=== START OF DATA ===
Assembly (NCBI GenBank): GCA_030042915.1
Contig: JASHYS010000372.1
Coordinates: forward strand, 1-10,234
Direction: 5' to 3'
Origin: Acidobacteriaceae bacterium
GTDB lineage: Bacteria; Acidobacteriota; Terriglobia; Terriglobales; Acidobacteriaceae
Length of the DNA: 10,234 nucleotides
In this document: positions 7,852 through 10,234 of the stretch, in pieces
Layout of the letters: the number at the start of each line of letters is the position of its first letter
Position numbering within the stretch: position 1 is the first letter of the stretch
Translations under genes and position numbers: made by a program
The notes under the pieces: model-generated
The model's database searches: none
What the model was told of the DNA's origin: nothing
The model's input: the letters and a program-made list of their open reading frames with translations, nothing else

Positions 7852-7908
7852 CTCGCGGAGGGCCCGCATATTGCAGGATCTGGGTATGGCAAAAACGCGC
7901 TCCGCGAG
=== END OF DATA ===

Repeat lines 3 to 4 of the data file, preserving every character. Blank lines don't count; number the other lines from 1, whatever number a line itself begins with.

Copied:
Coordinates: forward strand, 1-10,234
Direction: 5' to 3'